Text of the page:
Review: Boots Riley's quirky 'SORRY TO BOTHER YOU' delivers a weirdly satisfying time at the movies

May 31, 2018

Courtesy of Annapurna Pictures  

“Sorry to Bother You” is guaranteed to become a cult sensation.

 

A racially charged, political satire about what it takes to 'stay woke' while chasing the American dream. Specifically, African-Americans chasing the 'dream' in a white-dominated workforce. Hip-hop artist turned director Boots Riley has truly delivered a bonkers of a film. In his directorial debut no less, he manages to straddle the line between an offbeat-alternate reality and total and complete insanity. He works overtime to make sure this movie stays in your brain long after its over.

 

Landing in theaters one year after Jordan Peele made his statement with “Get Out,” Riley never takes those ideas, but runs with his own wacky agenda as we meet Cassius Green (pronounced “Cash is Green”) trying to land a smug job at a telemarketing firm in Oakland, California. Coincidentally, “Get Out's” Lakeith Stanfield is Green, and with him brings a firmness and go-getter attitude to Cassius, and with Riley's creative universe in his rearview, Stanfield shines in his best role to date (no disrespect to “Get Out.”)

 

Cash is able to land the job even though he lied on his resume, but since telemarketing isn't anyone's first pick for a career path, they hire literally anybody; plus he's got “Initiative” and “can read.” Green is a flailing millennial living in his uncle's (Terry Crews sporting a thick head of hair) garage with his artist-activist girlfriend Detroit: (a pink-haired Tessa Thompson) a free spirit of sorts, that takes her paintings and moral stance seriously. She's the anchor to Cash's wild antics, and brings warmth to many of her scenes between the two, even when their “apartment” door springs open unexpectedly.

 

Once he gets to work attempting to make ends meet, Cash quickly finds out that his pay is solely based on commission. And so, Cash needs to make the calls, in which Riley employes a terrific framing device to help show the intrusiveness of telemarking, literally, as Green is transported into the caller's home, talking to them as though he's sitting down right next to them. It's odd, because he's black and their white, not to mention some folks are in the middle of an afternoon quickie (not a good time to sell an encyclopedia). Perhaps his days of calling random strangers and “sticking to the script” are behind him.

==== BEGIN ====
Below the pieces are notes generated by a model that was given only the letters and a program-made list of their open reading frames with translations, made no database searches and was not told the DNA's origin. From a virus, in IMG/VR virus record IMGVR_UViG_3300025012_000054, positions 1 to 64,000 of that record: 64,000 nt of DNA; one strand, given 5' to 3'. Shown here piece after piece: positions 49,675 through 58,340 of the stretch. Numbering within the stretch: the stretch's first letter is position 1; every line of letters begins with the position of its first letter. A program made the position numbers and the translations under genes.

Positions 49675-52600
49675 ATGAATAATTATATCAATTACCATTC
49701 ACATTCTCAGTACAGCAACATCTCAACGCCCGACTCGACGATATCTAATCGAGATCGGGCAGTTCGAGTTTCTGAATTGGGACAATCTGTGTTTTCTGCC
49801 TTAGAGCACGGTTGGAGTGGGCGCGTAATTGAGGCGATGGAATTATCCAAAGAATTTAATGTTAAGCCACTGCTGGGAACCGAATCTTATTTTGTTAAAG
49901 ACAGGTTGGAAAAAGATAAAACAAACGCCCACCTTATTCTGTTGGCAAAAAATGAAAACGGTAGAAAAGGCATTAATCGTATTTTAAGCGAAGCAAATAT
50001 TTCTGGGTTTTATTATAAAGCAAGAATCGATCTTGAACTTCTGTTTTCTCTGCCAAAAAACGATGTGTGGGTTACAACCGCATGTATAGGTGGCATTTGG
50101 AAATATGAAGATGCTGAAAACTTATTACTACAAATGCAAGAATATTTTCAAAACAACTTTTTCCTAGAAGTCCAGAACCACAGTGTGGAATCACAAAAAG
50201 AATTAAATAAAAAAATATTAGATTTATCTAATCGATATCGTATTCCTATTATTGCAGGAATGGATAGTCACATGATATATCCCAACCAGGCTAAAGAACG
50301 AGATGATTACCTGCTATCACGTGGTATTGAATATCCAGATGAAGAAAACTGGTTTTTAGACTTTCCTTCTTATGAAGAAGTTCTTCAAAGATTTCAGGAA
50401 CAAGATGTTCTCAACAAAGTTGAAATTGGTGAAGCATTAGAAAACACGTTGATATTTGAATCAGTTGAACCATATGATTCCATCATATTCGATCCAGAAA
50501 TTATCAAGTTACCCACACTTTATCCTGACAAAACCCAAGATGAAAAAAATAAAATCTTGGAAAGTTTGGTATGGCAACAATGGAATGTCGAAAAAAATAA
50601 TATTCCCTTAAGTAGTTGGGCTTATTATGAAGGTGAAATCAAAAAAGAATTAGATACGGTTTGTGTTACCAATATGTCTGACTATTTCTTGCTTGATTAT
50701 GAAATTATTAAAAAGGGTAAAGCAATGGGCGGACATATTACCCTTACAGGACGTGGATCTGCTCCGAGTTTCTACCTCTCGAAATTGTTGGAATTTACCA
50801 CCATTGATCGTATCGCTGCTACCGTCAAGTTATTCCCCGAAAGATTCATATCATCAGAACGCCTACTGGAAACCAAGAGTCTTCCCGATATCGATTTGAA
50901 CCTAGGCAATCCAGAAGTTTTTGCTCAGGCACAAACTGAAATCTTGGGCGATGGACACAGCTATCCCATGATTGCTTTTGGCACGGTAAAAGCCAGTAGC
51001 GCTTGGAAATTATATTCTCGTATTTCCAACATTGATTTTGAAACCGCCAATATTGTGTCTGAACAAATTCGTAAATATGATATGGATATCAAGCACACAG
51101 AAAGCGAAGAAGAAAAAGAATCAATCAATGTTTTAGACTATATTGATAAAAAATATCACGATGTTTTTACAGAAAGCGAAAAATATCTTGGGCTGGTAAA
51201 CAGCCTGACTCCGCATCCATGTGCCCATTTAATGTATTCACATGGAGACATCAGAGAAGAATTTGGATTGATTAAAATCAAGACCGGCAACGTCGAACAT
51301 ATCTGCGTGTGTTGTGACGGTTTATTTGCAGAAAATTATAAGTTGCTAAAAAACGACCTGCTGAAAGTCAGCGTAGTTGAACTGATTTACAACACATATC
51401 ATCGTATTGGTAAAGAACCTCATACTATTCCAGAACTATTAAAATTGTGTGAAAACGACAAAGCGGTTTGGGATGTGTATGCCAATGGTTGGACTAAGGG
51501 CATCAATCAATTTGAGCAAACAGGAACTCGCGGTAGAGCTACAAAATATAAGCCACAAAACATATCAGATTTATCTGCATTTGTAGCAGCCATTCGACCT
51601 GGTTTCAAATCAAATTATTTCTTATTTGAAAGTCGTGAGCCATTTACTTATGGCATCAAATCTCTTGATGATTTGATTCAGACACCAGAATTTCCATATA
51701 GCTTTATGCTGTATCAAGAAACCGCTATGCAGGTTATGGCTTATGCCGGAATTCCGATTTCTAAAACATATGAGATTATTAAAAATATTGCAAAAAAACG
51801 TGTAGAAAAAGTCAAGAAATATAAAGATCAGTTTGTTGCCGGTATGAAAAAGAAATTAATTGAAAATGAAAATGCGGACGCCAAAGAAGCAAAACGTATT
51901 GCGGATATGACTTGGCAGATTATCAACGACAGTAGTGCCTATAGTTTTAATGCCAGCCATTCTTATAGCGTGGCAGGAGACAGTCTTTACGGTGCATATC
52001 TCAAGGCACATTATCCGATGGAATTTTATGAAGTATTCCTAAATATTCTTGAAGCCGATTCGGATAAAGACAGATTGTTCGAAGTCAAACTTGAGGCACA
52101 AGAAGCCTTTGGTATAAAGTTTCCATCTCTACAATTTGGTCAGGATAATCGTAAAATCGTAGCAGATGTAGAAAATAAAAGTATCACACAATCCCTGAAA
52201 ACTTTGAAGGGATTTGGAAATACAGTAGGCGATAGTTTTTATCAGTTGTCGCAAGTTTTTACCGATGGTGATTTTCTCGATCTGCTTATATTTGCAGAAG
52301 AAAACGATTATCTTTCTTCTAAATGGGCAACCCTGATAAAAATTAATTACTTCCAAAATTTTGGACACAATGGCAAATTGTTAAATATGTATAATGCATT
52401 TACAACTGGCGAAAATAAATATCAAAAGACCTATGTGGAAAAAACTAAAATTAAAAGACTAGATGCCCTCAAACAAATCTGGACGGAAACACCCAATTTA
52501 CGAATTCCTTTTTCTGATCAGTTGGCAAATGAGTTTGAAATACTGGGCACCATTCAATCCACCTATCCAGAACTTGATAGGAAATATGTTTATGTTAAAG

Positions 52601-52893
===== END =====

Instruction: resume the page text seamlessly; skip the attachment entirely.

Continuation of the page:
But solace is found in the form of an old timer named Langston (Danny Glover) who tells Cash he needs to use his “white voice” to sell the products (“We've all got one.”) And before we know it, and with the help of some killer sound mixing, Cash uses his “white voice” and – poof – David Cross's pipes come out the other end. And our comrade quickly asserts himself as a top dog among his disgruntled peers.

 

In the background, Riley's script allows other subplots to pull through: which revolves around a fella named Squeeze (“Walking Dead's” Steven Yuen) trying to unionize the other telemarketers for the purpose of equal pay and benefits. And it won't take you long to point out Armie Hammer (the perfect white bad guy) as the CEO of a company ironically called “WorryFree,” a conglomerate that utilizes Cash's company for monetary, abiet, morally unethical gain.

 

Even though his co-workers are on strike, Cash has been promoted to “power caller” is given a hefty salary and basically sells cheap slave labor to companies like “WorryFree” for tens of millions of dollars. Some of these subplots become a bit much once the second act shifts into gear, and it shows that Riley is truly aiming for the fences, as the guy throws so much at the screen in terms of creative lunacy that, more often than not, the stylish approach to its plot narrative usually sticks the landing. If not slowly wearing you down.

 

Yet, just when you think Riley has pushed our buttons to the point of no return: giant mutated horses with even bigger, ahem, penises show up in the picture, and give new definition to the term 'work horse.' I could divulge more information, but I don't want to spoil the riches and I urge you to venture into this film with as open a mind as possible. Yet something tells me, “Sorry to Bother You” is going to be the de-facto “WTF” movie of the year.

 

If anything, “Sorry To Bother You” makes the case that more musicians need to get the directing bug, and even though it might not look as good or as tightly plotted as “Bother You,” you can sense a keen awareness with a director that listens to his films rather than project it on screen. This is radical storytelling at it's finest, and Riley never manages to come off as taking it to seriously, but also says quite a bit about anti-capitalists in visually crafty ways. There's even fun jabs at how desensitize to violence our society is when a show called “I Got The S$%& Kicked Out of Me” averages 150 million viewers a night.

 

“Sorry to Bother You” probably could've been trimmed down twenty minutes or so, but I'm not sure what else you could ask for in a film that, many times, pushes the envelope in ways audiences haven't seen much of in 2018. If Riley hoped to spark a conversation about the parables of economic hardships in a general sense - he's succeeded.

 

The world is going to go mad (in a good way) for this wickedly original and creative thrill ride.

 

Grade: A-

 

'Sorry to Bother You' opens in select theaters July 6th and expands nationwide July 13th

 

 

 

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